your body’s pretty good at fixing itself

June 6, 2009

Macrophage taking down some bacteria (the small, cylindrical shapes) (http://www.dimethaid.de/wundheilung/informationen_en.html)

Macrophage taking down some bacteria (the small, cylindrical shapes) (http://www.dimethaid.de/wundheilung/informationen_en.html)

I did most of my undergraduate research in the area of wound healing, so I have some experience with the process. But I recently sustained some scrapes and pulled tendons on my hand while white water rafting, and my observations of the healing process renewed my interested in the macroscopic process. The places where skin used to be scabbed over and turned red around the edges, and my thumb/hand swelled up a good deal. Watching our flesh repair itself is something we all do every now and again, but seldom do we actually think about what’s going on in there.

I did some research and found a good review paper on the topic of soft tissue wound repair. What follows is a general overview of how your body responds to a soft-tissue (skin, muscle, tendon, etc) wound. Those of your who like more details should check out the review article.

One of the most fascinating things about the response to tissue damage is that it’s pretty much a one-size-fits-all policy. Whether you get a cut, or a bruise, or a twisted ankle, your body does basically the same steps each time, just for different amounts of time.

The four steps to wound repair are basically 1) bleeding, 2) inflammation, 3) proliferation, and 4) remodelling.

Bleeding obviously occurs in almost every wound, since pretty much any wound damages vascularized tissue (most tissue needs blood supply to function, but some like muscle needs more than other like tendon). Upon injury, platelets in your blood stream begin to stick together to staunch both the flow of blood out and the flow of foreign microorganisms and other debris in. Later, other proteins are laid down to reinforce the clot. Your body knows it’s been injured when either macrophages (defense cells) come in contact with foreign cells it doesn’t recognize and/or proteins and other stuff inside your cells leak into the blood stream, where they shouldn’t be if the cell is healthy. For both cases, the inflammation response is the same.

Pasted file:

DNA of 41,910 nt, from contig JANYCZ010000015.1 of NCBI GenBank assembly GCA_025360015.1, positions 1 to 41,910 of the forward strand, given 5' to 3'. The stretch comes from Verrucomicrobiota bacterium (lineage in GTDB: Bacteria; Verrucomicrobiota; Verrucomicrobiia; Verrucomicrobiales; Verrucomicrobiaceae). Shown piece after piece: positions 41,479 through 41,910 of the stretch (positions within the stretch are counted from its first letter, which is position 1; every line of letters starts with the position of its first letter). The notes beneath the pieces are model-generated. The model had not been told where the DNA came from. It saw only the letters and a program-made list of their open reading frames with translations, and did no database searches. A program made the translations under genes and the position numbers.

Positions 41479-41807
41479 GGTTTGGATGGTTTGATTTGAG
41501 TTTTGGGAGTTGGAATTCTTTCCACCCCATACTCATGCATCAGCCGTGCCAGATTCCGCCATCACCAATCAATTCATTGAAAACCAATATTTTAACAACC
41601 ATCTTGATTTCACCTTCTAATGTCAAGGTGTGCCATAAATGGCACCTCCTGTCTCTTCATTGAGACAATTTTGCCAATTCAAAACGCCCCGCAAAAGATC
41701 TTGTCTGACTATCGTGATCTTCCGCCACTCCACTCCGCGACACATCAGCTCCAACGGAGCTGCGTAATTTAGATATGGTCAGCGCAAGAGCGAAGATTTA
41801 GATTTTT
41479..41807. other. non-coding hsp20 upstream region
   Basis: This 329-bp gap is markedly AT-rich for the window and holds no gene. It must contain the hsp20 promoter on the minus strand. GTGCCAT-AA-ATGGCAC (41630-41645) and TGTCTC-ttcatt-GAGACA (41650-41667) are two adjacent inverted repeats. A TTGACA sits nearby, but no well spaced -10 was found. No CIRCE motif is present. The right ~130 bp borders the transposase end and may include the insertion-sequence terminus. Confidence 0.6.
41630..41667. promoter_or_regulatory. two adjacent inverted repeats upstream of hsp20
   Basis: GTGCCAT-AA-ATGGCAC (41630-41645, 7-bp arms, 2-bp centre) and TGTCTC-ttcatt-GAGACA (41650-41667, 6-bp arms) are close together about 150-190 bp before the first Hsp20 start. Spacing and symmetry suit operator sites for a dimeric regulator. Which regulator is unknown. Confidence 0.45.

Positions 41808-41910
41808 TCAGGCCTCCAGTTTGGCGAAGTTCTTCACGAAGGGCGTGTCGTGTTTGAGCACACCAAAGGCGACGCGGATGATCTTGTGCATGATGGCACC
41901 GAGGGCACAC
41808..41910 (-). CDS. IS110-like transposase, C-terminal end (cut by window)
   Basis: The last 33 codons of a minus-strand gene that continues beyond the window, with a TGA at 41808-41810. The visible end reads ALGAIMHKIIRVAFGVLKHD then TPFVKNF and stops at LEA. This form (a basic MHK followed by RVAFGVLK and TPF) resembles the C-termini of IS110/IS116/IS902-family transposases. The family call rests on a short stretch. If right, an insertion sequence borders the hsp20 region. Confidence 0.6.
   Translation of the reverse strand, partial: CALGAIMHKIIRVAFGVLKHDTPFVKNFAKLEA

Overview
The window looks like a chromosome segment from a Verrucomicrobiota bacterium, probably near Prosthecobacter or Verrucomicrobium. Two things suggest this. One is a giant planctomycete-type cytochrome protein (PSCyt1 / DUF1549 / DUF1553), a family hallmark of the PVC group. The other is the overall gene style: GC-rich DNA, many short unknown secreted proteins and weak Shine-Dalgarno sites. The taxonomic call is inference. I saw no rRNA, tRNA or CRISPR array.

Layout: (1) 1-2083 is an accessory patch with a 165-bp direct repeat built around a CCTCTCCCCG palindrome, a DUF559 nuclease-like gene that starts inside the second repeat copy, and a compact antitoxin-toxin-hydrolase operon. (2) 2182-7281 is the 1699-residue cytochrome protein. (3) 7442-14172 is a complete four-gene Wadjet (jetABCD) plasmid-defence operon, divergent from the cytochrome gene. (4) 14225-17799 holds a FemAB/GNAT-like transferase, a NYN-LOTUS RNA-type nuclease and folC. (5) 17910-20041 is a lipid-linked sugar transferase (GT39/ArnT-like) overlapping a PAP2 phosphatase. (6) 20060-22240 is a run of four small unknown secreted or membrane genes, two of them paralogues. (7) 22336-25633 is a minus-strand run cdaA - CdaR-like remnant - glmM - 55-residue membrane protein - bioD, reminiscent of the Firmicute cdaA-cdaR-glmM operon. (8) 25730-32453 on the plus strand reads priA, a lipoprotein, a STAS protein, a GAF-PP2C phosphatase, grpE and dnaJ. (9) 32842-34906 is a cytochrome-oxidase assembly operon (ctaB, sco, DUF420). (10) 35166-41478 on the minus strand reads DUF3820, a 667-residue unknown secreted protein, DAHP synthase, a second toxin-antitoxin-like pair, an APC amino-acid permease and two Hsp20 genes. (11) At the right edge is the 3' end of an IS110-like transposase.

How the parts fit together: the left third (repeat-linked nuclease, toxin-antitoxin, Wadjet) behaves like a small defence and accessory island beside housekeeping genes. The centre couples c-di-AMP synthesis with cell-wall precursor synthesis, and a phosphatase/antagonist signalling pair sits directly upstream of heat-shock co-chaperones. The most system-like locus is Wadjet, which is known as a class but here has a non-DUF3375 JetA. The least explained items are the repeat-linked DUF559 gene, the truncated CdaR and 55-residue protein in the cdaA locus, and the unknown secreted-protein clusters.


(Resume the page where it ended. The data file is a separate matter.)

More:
In inflammation, both vascular and cellular processes occur. Your blood vessels dilate. Previously unused capillaries are opened to allow more blood to enter the wound region, bringing in new supplies and cells used in infection defense and tissue repair. Blood vessels become more leaky, which allows fluids and other things to flow into the surrounding tissue, which causes most of the swelling that occurs in any wound inflammation. The increased fluid can dilute any harmful substances at the wound site and prevent them from spreading to the rest of the body.

One the cellular front, macrophages and other types of defense cells gobble up any dead, dying, or foreign cells. In doing so, they release lactic acid, which stimulates the next phase of the process, repair. The lymphatic system slowly removes the detritus over a few days.

In tissue repair, fibroblasts (basically, the general contractors of the body) fill in new connective tissue and promote new growth from surrounding, healthy tissue. Fibroblasts lay down new collagen (a protein that basically acts like a scaffold for other tissues), which is contracted over time to make the area of the wound smaller. Interestingly, in the final remodelling phase, these collagen fibers are reorganized in the direction of the tensile stress on the tissue. As time progresses, the wound area becomes even smaller, as the collagen continues to contract, which ensures that the weaker area of the wound site is minimized to avoid future damage.

So there you have it. Our bodies are remarkably good at what they do. So next time you get a cut on your hand or leg, think about all the amazing stuff your body’s doing to repair itself.

Now, if only we could make our machines do all that.

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